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Conspecific odor cues induce different vocal responses in serrate-legged small treefrogs, but only in the absence of acoustic signals
Frontiers in Zoology  (IF3.172),  Pub Date : 2021-06-08, DOI: 10.1186/s12983-021-00415-y
Ke Deng, Ya Zhou, Qiao-Ling He, Bi-Cheng Zhu, Tong-Liang Wang, Ji-Chao Wang, Jian-Guo Cui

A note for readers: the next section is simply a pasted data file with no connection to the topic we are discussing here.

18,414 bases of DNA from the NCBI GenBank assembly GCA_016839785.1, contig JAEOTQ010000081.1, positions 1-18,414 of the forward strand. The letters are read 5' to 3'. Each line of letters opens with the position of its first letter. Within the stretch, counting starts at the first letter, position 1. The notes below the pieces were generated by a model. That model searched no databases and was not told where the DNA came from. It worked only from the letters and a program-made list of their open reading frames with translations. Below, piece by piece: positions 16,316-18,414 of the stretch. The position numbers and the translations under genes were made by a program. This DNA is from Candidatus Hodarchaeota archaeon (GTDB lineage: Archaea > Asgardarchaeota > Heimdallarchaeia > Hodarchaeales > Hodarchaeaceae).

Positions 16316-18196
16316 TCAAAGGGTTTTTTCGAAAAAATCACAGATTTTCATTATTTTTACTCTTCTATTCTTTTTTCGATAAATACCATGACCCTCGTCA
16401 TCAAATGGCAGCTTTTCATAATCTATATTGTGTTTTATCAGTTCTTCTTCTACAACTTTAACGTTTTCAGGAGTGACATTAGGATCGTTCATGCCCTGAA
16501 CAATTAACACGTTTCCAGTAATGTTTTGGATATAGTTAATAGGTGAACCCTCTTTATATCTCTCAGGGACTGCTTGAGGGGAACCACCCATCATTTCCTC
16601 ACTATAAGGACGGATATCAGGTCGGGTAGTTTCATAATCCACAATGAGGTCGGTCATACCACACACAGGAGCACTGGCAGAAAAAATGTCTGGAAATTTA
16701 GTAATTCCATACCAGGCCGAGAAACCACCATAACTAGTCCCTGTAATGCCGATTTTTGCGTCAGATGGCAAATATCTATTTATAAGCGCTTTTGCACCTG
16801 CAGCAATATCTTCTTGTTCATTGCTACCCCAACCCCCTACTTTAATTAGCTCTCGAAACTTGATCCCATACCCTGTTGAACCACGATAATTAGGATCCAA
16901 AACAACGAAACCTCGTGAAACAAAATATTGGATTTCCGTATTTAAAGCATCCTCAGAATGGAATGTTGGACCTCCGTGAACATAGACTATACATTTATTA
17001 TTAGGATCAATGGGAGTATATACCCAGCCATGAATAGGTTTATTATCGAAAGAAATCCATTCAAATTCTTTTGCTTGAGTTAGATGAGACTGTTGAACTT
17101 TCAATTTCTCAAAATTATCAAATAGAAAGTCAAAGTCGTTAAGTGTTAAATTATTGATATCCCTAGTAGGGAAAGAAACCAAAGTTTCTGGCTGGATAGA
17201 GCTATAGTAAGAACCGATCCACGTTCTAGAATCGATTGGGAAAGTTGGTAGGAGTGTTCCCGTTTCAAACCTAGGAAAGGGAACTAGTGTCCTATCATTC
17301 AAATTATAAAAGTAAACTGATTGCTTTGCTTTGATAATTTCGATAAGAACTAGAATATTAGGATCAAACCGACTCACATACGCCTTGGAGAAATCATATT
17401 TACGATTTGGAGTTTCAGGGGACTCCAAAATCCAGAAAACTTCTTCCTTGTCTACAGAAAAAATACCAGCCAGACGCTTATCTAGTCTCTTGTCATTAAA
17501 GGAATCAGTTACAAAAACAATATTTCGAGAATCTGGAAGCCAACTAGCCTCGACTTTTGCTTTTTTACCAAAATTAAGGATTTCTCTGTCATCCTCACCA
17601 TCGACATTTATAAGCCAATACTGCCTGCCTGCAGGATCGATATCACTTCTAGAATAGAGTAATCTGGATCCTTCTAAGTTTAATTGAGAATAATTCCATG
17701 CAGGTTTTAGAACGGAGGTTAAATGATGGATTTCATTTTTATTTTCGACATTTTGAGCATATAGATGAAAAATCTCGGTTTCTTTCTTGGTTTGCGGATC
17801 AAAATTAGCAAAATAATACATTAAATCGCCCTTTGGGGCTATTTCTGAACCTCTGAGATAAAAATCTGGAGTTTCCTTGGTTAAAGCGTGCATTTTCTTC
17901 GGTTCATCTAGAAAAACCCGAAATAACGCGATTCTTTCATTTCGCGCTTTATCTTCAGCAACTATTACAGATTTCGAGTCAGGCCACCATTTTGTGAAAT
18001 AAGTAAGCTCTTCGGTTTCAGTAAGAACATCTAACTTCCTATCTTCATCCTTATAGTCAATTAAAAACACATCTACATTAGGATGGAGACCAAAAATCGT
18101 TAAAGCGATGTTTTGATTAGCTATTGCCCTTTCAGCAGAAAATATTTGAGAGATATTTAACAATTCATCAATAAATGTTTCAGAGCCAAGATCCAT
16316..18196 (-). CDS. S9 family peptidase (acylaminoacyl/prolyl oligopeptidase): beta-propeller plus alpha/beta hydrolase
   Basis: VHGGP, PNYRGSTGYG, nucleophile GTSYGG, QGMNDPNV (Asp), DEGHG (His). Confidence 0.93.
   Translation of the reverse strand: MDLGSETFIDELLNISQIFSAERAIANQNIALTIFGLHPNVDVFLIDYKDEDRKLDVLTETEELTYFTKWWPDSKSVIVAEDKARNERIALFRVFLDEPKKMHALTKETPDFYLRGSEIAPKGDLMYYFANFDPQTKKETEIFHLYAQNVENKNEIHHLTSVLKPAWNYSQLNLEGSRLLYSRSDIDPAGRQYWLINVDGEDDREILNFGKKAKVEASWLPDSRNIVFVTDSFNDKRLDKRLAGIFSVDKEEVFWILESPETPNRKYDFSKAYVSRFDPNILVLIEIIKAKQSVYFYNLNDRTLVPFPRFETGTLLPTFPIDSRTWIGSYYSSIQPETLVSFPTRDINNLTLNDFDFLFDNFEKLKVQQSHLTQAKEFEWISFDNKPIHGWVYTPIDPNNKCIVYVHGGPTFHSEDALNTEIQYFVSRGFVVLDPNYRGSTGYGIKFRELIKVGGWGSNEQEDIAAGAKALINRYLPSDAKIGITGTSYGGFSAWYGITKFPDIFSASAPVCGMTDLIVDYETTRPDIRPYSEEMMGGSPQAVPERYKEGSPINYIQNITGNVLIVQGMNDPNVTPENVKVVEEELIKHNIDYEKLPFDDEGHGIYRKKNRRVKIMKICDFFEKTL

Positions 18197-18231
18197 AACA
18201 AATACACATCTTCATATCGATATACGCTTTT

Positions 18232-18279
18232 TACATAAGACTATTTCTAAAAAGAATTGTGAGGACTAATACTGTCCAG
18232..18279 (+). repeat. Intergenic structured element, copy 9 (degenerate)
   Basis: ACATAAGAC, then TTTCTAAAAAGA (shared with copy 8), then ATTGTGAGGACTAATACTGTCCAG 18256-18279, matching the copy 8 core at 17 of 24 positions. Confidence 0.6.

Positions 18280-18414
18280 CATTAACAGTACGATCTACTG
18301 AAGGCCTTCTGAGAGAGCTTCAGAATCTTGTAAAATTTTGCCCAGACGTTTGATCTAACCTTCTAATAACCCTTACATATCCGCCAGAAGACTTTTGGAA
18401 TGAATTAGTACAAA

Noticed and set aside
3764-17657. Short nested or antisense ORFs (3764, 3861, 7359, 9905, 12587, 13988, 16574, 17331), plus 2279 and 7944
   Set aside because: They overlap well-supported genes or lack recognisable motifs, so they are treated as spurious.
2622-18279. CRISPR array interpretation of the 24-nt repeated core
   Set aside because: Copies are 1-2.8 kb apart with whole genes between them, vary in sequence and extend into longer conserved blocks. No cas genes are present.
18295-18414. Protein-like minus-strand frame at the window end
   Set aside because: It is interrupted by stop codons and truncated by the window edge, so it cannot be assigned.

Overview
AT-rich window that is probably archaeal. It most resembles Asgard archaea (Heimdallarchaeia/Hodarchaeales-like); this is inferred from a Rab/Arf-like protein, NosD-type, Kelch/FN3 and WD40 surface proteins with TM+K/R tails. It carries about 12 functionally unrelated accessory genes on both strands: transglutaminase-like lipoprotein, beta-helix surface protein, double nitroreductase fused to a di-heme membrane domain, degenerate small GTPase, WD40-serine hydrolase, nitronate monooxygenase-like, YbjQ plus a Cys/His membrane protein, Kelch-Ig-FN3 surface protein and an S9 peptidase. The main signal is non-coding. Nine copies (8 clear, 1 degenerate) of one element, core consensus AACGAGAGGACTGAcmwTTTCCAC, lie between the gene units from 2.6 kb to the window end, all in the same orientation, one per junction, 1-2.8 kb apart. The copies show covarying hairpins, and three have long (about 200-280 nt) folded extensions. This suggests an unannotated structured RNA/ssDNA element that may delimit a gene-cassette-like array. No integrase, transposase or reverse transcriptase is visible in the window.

Signal detection is crucial to survival and successful reproduction, and animals often modify behavioral decisions based on information they obtained from the social context. Undeniably, the decision-making in male-male competition and female choice of anurans (frogs and toads) depends heavily on acoustic signals. However, increasing empirical evidence suggests that additional or alternative types of cue (e.g., visual, chemical, and vibratory) can be used to detect, discriminate and locate conspecifics in many anuran species. Nevertheless, few studies have investigated whether conspecific odor cues affect male’s calling behavior. In this study, we conducted an experiment to investigate whether and how different chemical cues (male odors, female odors, and stress odors) from conspecifics affect male’s calling strategies in serrate-legged small treefrogs (Kurixalus odontotarsus), and whether the combined chemical and acoustic stimuli have additive effects on calling behavior or not. We found that compared with female odors, male K. odontotarsus reduced calling investment in response to male odors or stress odors, in the absence of rival’s advertisement calls. When odor stimuli and advertisement calls were presented simultaneously, however, there were no differences in the vocal response of focal males among odor groups. These results provide evidence that male treefrogs switch calling investment according to different odor cues from conspecifics, and further demonstrate that calling behavior can be affected by chemical cues in anuran species. Our study highlights the potential role of airborne chemical cues in sex identification and contributes to increase our understanding of anuran communication.